Posted by Shirley Brady on December 12, 2012 05:49 PM
"It really baffles me that, all of a sudden, one day, all these people decided to pay attention to the logo of the university system that manages their own specific university, which have logos of their own — which, by the way, are nothing to be graphically proud of — and that there is a sudden admiration of this system’s seal. I have never seen so many people so passionate about a seal. A seal that looks exactly like a hundred other university seals."
— Armin Vit of UnderConsideration's Brand New blog posts a rare follow-up to address the mob outcry this week over the new (actually, year-old) University of California corporate logo and visual identity. As Russ Hopkinson, interactive strategist at Team Detroit also tweeted today,"Has redesign of a known logo ever NOT sparked controversy?"
Posted by Mark J. Miller on December 11, 2012 01:01 PM
There are lots of smart folks at the University of California who have brought up tons of innovations that have affected pretty much the rest of the world. In the past week, though, the corporate body that oversees the University of California's campuses has been getting plenty of ill feeling from its nearly 235,000-member student body (and plenty of others) because of one of its latest innovations: a change to its logo.
The logo, created internally by the university's internal marketing team in collaboration with students, consists of a large U with a C at the bottom with “University of California” written at its right. The old logo had much more of a traditional feel with an open book inside a circle and the school’s motto (“Let There Be Light”) and founding year (1868) prominently displayed. But even an extensive branding toolkit and Vimeo video hasn't convinced critics to adopt the new look.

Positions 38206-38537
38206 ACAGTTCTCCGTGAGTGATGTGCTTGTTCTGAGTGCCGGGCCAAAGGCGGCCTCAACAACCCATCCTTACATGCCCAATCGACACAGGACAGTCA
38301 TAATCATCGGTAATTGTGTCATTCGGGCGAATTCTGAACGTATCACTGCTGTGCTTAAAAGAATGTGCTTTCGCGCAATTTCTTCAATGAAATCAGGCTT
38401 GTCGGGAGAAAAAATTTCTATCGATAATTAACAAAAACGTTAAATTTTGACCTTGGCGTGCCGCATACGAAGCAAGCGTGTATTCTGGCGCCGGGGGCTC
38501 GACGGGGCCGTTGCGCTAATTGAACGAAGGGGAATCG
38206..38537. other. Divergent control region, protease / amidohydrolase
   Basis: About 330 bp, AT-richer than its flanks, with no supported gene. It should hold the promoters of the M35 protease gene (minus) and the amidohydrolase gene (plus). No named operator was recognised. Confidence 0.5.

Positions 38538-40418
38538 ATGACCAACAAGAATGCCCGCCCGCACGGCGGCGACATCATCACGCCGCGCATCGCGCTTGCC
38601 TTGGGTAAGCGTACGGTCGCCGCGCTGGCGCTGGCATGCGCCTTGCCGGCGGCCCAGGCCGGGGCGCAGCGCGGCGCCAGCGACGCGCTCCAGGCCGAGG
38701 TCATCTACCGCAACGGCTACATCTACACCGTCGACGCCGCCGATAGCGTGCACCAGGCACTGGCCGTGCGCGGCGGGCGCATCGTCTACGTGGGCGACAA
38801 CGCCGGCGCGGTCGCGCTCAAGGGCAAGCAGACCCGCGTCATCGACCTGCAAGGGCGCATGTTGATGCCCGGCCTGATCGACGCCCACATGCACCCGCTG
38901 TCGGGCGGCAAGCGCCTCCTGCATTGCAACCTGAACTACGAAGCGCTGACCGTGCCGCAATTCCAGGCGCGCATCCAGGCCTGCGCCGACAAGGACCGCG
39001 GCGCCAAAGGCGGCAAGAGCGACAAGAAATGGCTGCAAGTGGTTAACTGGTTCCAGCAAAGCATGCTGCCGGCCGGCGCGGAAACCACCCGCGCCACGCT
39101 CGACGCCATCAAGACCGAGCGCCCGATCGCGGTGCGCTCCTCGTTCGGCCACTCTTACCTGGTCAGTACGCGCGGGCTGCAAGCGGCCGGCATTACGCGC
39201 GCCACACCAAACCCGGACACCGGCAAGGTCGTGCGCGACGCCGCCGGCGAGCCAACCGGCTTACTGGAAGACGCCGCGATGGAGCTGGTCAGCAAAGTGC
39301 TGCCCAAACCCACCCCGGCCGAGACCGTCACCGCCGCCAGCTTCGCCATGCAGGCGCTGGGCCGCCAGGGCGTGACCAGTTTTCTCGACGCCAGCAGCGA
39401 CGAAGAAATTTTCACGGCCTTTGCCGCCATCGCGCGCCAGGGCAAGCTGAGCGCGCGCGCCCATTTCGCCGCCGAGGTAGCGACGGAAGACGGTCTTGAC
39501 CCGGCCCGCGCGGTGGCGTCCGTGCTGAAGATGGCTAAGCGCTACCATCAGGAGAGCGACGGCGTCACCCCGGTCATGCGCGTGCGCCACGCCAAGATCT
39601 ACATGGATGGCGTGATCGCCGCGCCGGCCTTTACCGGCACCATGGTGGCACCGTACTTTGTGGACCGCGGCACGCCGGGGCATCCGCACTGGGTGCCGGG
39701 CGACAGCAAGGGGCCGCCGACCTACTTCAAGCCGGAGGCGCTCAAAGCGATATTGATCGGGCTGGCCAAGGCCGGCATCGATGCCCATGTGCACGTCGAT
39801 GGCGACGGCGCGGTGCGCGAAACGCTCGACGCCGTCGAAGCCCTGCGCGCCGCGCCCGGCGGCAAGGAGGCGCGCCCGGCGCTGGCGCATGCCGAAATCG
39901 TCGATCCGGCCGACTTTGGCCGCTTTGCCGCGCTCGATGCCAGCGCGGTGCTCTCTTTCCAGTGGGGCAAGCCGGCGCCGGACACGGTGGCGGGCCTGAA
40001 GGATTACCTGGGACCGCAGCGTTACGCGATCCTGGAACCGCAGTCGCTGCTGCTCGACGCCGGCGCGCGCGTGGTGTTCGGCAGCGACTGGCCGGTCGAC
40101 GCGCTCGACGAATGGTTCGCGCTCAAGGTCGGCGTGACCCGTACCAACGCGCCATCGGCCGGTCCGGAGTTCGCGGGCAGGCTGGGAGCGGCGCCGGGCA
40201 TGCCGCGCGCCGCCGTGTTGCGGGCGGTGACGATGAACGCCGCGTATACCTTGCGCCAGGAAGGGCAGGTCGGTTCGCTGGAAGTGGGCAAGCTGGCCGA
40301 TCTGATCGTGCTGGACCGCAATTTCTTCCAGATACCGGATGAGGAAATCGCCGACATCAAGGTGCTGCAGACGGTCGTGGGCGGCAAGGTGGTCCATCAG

The school claims that the old logo isn’t being ditched completely, the Los Angeles Times reports. It will still appear on diplomas and official letterhead. However, the seal, which was introduced way back in 1910, “does not reproduce well for many Internet uses and that it is often confused with variations created by the 10 individual UC campuses.”Continue reading...
Posted by Sheila Shayon on May 4, 2012 11:01 AM
The Massachusetts Institute of Technology (MIT) and Harvard University are joining the ranks of elite universities jumping into the burgeoning MOOCs — massively open online courses — business. The schools' new partnership, dubbed edX, is also spurring the boom in online video education.
Stanford, Princeton, the University of Pennsylvania and the University of Michigan recently partnered in Coursera, a commercial company with $16 million in venture capital.
Beyond academia, the just announced TED-ED website offers customizable tools for educators, while Khan Academy has helped countless students, teachers and parents with its free treasure trove of online videos, offering more than 3,000 tuturials on everything from math to physics.Continue reading...